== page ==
As the years have gone by and the internet has advanced we’ve seen amazing, ground breaking things happen as a result: The Arab Spring, millions raised for charities like Cancer Research UK and the Teenage Cancer Trust, lost children found through the efforts of thousands of strangers sharing photos..
But with all of this good, comes some bad.
The bad that I’m referring to is the effect the web can have on young people. Having such a huge, easily accessible and easily exploited resource left at our fingertips can have dangerous results which are often dismissed as trivial teenage problems.
I’m talking about mental health. Being switched on 24/7 and easily reached at the click of a button means there’s little escape from the gossip,stresses and even torment that a lot of young people experience on a daily basis. There’s a need in the culture of young people, myself included, to know everything. Everything that’s being said, being done or being seen. This feeling of having to be connected is not necessarily the cause of, but I argue is adding to, the growing mental health issues among young people.
You can use the classic “solution”: ‘Just switch off your phone then’ or ‘Don’t read your twitter if it’s such a big deal’ – but that really doesn’t solve the problem. The internet has now become another area of society, it’s so entrenched in our culture that by not having social media profiles you’re effectively excluded from a social sphere. To do this by choice is completely fine, but to do this because you have no choice through fear of what people will say to or about you is no more acceptable than being scared to go to school because of the bullies in the classroom.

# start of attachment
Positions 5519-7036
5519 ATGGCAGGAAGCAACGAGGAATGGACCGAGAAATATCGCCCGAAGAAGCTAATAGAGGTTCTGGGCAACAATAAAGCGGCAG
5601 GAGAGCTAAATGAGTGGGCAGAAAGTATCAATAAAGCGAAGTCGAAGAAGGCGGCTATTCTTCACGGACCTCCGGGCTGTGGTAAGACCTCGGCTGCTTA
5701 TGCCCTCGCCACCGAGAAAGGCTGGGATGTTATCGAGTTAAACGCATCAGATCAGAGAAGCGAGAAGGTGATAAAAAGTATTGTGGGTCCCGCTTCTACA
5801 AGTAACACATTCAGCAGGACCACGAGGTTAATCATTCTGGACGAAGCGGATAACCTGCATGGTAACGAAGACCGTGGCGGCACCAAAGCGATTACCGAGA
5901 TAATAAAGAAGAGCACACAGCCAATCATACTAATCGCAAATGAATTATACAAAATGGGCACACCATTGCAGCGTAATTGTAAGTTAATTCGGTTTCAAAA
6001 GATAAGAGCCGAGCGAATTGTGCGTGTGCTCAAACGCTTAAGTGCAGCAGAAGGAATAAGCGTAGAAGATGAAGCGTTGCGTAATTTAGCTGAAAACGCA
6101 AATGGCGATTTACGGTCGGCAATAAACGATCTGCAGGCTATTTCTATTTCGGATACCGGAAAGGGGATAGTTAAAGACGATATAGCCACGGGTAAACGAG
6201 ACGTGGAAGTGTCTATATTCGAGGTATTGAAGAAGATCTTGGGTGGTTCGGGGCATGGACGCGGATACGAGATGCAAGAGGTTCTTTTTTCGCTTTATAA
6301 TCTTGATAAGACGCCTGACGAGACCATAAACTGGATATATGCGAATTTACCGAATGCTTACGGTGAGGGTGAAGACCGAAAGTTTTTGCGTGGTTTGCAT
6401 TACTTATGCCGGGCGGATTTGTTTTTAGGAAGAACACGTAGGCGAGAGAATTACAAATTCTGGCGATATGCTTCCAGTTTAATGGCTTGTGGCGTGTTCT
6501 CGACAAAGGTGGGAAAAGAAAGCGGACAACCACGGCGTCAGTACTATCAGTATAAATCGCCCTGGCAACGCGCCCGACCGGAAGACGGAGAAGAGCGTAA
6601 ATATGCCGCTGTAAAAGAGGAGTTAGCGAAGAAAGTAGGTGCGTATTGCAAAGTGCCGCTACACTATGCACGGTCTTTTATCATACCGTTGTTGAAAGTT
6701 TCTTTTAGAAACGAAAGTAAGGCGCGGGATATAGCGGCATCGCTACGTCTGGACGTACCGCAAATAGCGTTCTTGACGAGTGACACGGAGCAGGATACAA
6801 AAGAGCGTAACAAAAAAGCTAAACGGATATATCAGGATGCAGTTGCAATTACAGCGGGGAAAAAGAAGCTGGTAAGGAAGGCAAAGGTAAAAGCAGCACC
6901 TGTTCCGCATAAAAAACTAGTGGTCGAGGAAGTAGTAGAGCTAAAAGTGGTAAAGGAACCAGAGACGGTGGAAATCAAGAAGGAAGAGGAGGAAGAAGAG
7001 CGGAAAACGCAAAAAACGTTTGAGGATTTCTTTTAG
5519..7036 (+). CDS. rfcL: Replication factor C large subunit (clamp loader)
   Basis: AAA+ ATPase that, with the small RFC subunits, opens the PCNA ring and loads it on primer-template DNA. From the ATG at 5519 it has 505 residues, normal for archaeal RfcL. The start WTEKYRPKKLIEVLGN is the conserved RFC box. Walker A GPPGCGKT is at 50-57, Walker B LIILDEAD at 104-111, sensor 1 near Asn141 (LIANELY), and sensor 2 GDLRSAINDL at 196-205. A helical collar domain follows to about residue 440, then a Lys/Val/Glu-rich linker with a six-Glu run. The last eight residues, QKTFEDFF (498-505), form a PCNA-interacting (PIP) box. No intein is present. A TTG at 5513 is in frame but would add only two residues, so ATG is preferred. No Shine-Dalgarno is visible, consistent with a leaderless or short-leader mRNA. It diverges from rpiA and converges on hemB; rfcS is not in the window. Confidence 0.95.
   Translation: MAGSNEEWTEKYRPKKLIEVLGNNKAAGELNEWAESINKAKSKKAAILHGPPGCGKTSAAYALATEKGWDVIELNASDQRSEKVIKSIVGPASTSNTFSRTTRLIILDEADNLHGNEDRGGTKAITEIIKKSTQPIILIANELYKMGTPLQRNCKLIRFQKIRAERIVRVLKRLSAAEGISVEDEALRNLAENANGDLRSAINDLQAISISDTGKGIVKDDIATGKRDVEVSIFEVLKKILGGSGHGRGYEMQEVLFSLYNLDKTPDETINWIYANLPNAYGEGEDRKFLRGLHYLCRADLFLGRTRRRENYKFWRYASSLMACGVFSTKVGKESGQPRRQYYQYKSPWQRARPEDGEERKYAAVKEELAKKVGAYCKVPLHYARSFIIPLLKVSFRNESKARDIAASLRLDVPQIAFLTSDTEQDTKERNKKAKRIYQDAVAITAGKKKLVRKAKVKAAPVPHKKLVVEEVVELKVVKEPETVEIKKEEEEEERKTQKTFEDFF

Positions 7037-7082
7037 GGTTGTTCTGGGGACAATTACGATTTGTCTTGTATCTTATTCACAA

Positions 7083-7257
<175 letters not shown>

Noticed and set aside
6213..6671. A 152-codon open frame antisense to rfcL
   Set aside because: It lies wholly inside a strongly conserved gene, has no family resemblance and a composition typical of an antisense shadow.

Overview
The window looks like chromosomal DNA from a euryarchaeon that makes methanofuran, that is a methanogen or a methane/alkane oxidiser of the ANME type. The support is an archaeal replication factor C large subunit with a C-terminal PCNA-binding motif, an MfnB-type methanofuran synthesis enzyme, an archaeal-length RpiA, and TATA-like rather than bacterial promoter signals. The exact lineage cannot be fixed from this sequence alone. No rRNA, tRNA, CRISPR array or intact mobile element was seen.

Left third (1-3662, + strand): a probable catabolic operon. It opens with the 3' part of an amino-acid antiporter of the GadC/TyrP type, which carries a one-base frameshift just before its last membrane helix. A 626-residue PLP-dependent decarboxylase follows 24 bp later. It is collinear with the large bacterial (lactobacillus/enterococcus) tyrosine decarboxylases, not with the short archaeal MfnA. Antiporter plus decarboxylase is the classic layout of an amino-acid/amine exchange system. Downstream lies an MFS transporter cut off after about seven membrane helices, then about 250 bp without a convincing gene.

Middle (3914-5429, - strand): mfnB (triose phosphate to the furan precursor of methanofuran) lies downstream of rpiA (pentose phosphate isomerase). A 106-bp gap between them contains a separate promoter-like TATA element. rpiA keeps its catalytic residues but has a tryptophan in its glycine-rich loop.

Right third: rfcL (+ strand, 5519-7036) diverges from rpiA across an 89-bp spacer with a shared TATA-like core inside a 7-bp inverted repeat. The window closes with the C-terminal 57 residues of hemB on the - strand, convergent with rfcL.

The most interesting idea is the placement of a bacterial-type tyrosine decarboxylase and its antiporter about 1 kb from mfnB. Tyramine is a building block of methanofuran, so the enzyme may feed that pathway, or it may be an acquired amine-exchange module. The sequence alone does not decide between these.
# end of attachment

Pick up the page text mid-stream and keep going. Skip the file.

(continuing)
We need to be educated in how to use the internet safely, appropriately and moderately and those who are using it as a tool for targeting other need to be dealt with accordingly. It’s ridiculous to tell the victims (who have done nothing wrong!) ‘don’t use it if you don’t like it‘, segregating them further from their peers and seriously expecting all of their problems to melt away as a result.
Anxiety and mental health is a topic very close to my heart and my reality. Myself and the young people I teach have been working on an event highlighting the topic for a very long time.
We’re screening a film called InRealLife at the Barbican Centre about the effect of the internet/technology on young people and their mental health. I can honestly and unbiasedly say that this event is going to be extremely interesting, opening the long avoided gates of discussion on mental health in young people.
There’s a Q&A afterwards with the director Beeban Kidron (also directed Bridget Jones Diaries) a YouTuber and a Neuroscientist. The panel is diverse in opinions as the film takes a seemingly negative approach to the effects of the internet, whereas Ali Jardine (YouTuber) is pro internet and Kate Mills (neuroscientist) will be giving us a purely factual and physical account of the effects of the internet on the teenage brain.
My students will be co-chairing the Q&A so it’d be amazing if some of you come down and have your say on the topic – I’d love to hear what you all think!
You can read more and buy tickets here:
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